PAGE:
HALF of all Australians may have a smartphone, but less than a third of businesses or organisations have crafted a website to suit this most popular form of browsing and searching.
Even fewer have created their own mobile apps, and many do not plan to do this for another three to five years.
New research has found that 72 per cent of organisations across the private sector and government are only deploying online and mobile applications to meet customer expectations, according to a report commissioned by telco provider Optus.
While 18 per cent of organisations already have mobile applications, up from 6 per cent a year ago, about 48 per cent are planning to develop one in the next three to five years.
”What we saw is a strong increase [in the number of apps] over the last 12 months … we did find that a lot of the three-to-five-year responses were somewhat conservative,” said Optus Business managing director John Paitaridis.
An Optus spokesman said a basic bespoke app cost between $30,000 and $50,000 to develop.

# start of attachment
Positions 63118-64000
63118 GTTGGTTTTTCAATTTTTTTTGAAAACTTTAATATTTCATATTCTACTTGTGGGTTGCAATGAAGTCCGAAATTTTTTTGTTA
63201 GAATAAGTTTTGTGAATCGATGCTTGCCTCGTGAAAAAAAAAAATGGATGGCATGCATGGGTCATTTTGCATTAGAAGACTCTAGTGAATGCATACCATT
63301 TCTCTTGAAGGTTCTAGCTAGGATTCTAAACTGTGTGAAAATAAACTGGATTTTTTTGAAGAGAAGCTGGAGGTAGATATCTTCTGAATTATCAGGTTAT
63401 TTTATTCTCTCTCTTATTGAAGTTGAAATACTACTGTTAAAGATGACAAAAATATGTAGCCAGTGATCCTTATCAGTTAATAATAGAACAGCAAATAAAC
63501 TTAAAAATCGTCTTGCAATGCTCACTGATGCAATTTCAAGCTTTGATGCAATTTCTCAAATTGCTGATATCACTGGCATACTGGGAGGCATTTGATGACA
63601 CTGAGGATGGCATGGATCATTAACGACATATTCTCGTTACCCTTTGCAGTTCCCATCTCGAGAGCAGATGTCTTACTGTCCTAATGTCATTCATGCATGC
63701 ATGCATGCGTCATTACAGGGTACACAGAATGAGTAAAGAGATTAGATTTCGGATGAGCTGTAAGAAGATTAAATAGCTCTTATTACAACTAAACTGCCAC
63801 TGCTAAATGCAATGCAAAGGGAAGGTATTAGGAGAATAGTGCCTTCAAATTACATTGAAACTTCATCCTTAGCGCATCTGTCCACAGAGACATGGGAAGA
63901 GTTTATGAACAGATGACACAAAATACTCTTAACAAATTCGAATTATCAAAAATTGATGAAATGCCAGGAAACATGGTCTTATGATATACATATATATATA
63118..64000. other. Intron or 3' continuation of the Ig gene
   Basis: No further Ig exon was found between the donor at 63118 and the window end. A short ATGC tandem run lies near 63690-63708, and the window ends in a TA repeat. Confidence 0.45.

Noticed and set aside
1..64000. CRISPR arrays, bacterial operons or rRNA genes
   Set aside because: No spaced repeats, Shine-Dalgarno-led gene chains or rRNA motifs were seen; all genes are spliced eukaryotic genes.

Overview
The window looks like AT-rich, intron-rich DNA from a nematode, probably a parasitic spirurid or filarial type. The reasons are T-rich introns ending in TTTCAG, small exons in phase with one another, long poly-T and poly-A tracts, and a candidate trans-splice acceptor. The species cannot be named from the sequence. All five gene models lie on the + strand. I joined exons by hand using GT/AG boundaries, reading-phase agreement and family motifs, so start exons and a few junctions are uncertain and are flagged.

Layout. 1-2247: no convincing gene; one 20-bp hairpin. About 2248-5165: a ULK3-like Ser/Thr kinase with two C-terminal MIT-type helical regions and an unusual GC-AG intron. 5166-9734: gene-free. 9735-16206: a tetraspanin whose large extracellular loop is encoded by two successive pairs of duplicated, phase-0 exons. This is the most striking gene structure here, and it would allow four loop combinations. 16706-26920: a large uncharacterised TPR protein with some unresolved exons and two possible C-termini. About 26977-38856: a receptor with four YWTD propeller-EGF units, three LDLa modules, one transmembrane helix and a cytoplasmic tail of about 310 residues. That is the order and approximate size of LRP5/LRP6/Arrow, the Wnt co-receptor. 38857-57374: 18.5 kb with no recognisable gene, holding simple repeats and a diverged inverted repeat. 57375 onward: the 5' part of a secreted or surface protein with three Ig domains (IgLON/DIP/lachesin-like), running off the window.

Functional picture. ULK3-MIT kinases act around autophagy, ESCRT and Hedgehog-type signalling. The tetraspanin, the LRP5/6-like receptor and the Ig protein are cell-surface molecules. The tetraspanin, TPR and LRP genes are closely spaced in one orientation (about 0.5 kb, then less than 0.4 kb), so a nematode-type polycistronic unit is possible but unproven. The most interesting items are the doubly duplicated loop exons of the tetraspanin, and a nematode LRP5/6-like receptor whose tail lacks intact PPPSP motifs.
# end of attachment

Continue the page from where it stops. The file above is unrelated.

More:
Telsyte research director Foad Fadaghi told BusinessDay that ”consumers have overtaken both businesses and their employers when it comes to smartphones and internet usage”.
Optimising websites for smartphones made a ”world of difference” for users and in coming years mobile should be most businesses’ ”primary internet strategy”.
”Consumers’ perceptions of business change depending on what kind of app they have, and therefore it is important for branding and the perception of the business,” he said, adding that the fastest-growing category for apps in the past 12 months was for shopping.
According to Vodafone’s general manager of strategy and business development, Thomas Roets, the number of internet searches conducted on smartphones is expected to overtake desk-top searches by 2013, but only about 20 per cent of businesses have optimised their websites for mobiles.
”More than half of people have smartphones. Everyone who goes onto a contract now, [they] buy a smartphone,” he said.